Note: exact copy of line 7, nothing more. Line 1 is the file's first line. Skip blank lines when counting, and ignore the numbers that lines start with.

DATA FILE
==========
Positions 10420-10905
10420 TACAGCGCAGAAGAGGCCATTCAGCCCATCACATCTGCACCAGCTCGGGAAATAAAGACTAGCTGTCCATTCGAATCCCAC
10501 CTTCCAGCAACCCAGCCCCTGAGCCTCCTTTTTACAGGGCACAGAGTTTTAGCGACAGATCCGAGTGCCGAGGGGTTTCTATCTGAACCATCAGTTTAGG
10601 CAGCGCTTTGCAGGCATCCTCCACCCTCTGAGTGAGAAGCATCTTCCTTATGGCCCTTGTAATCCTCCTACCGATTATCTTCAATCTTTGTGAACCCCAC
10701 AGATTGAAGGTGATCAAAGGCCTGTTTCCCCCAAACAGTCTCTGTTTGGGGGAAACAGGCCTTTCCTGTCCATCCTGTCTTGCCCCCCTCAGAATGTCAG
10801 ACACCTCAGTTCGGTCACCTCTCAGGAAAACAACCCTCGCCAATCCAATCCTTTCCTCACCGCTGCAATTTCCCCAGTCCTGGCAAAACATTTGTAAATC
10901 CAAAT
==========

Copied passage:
10901 CAAAT